If you were are Sara Lee shareholder for the last month post spin-off you have owned shares in Hillshire Brands (HSH). Here we review key metrics on the stock to assess its valuation relative to other meat producers as well as the general trends for the stock. We conclude the stock is unattractive.
|Company||Hillshire Brands (HSH)||Hormel (HRL)||Tyson (TSN)|
|Market Cap ($B)||3.0||7.4||5.5|
|Price To Earnings (TTM)||8.5||16.1||9.2|
|Sales Growth (MRQ)||+2.4%||+2.7%||+3.3%|
|Operating Profit Growth (MRQ)||-13.5%||+8.8%||-0.3%|
source: Yahoo Finance, company reports
An Acquisition Target?
Hilshire Brands is less than half the size of the others by market cap, leading some to conclude it is an acquisition target. This might make most sense for Tyson, moving it from commodity lines to higher margin products, since Hillshire owns the strong Jimmy Dean brand among others. However, equally there is nothing wrong with being a commodity provider and arguably that's where Tyson's core strengths are.
Fundamentally Slow Growth
However, Hillshire's sales and profit growth is lackluster. Management intends to change this with innovation on the top line and cost cutting over the next few years. Nonetheless, meats are fundamentally a relatively slow growth business, particularly as health conscious consumers substitute to other forms of protein, and cost cutting can only achieve so much in delivering year-over-year equity returns. The success of innovation is necessarily hard to forecast, but the key Jimmy Dean brand is already relatively broad spanning a range of meat products.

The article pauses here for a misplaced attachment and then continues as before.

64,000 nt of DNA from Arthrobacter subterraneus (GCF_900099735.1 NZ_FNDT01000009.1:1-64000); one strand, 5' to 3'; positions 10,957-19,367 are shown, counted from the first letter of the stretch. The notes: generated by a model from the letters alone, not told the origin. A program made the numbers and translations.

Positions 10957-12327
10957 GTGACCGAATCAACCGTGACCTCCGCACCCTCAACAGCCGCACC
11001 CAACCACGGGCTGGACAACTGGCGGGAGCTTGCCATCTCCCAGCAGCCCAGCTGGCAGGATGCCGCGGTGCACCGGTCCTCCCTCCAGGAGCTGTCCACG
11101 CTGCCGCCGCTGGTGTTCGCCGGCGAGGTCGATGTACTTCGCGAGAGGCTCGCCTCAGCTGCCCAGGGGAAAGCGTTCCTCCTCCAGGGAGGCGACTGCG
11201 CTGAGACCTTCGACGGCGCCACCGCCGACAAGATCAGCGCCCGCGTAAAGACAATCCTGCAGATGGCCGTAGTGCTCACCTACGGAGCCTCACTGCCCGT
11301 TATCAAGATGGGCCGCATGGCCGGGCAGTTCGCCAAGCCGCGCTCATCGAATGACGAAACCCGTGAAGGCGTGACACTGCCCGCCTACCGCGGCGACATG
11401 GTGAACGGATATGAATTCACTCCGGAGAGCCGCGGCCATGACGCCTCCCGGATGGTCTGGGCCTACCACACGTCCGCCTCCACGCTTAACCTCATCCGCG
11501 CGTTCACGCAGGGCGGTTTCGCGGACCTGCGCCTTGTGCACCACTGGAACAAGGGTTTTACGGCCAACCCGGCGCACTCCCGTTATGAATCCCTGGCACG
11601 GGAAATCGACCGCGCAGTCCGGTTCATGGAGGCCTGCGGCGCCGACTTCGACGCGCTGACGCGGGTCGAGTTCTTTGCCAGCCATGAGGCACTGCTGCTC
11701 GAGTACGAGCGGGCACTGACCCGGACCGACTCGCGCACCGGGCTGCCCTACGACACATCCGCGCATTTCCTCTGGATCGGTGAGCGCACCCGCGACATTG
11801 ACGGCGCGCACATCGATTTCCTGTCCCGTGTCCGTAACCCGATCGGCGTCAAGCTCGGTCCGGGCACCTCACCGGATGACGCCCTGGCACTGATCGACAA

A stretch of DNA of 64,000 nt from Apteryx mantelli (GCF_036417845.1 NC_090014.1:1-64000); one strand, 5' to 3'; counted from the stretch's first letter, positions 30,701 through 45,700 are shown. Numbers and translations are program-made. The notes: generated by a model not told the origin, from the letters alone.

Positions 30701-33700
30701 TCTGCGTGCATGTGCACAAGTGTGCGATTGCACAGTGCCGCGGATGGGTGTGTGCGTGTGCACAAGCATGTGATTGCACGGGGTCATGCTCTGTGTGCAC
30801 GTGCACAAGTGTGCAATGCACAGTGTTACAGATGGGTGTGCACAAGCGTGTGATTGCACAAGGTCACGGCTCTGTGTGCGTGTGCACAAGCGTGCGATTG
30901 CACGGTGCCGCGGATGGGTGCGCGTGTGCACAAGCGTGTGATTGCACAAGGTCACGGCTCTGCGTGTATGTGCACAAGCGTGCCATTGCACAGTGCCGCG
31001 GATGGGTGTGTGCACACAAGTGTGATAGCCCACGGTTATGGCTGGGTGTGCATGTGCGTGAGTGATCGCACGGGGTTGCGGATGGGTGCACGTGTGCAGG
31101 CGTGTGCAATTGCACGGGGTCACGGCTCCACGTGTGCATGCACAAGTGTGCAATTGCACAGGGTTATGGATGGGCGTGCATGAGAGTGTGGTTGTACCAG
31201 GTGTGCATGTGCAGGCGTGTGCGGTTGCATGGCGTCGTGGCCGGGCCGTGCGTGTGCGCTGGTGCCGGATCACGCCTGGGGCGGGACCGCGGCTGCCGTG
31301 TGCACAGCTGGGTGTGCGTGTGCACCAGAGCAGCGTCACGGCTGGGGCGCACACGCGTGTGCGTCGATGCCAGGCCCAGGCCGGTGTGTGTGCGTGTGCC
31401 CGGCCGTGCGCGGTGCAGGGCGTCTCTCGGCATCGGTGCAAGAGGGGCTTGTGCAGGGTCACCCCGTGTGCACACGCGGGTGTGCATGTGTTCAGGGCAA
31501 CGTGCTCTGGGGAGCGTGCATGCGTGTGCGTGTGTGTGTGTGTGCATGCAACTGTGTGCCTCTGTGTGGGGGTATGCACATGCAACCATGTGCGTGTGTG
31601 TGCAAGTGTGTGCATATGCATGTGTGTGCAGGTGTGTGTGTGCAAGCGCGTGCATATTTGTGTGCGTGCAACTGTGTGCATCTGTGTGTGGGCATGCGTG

The Key Brand Is Jimmy Dean
The photo below shows Jimmy Dean's products at a Safeway store in the Pacific Northwest; this shows the strength of the Jimmy Dean's brand, but also that the brand is already relatively broad and dominant and hence the capacity for innovation may be limited.
(click to enlarge)
Commodity Costs Create a Headwind For The Industry
The relative drought in the U.S. is driving up commodity prices. Meat products lose out more than most from this trend, because animals consume significant feed, the price of which rises with other commodities. Of course, some of this may be passed on to the end consumer, but as the Wal-Marts (WMT) of the world continue to consolidate the retailing of consumer products it is not clear that producers have the power to pass through all of these costs, and even with the most optimistic of assumptions these costs will be passed through with a lag, hurting earnings in the short term.
Recent Stock Performance Weak
Since listing a month ago Hillshire Brands has underperformed the S&P 500 by 15%. This is fairly typical of spin-offs and often creates buying opportunities as new spin-offs are often sold down by their new owners and don't get the same level of marketing investment and attention IPOs receive.
Hillshire Brands does not appear to be a compelling investment. There is some chance of an acquisition, but it is risky to build an investment case on a relatively uncertain event and without it, Hillshire appears a slow growing company with an as yet unproven aspiration to innovate, and a commitment to cost cutting, which is unlikely to deliver sustainable growth. Hillshire does have premium brands such as Jimmy Dean, but it also has a bakery segment that is strongly underperforming and other more commodity businesses within meats, as a result meaningful growth will be hard to deliver given this offsetting force. In addition, on a price-to-sales basis the company is already expensive relative to peers.
- Hillshire is starting to look cheap on several metrics such as trailing P/E, however the costs of operating as an independent company, together with commodity feed cost increases, should cause costs to rise this year and depress earnings.
- Though I believe the prospect of an acquisition is overplayed, that could be a potential source of upside for the stock with acquisitions typically yielding premiums of 30% over the pre-acquisition share price based on historical averages.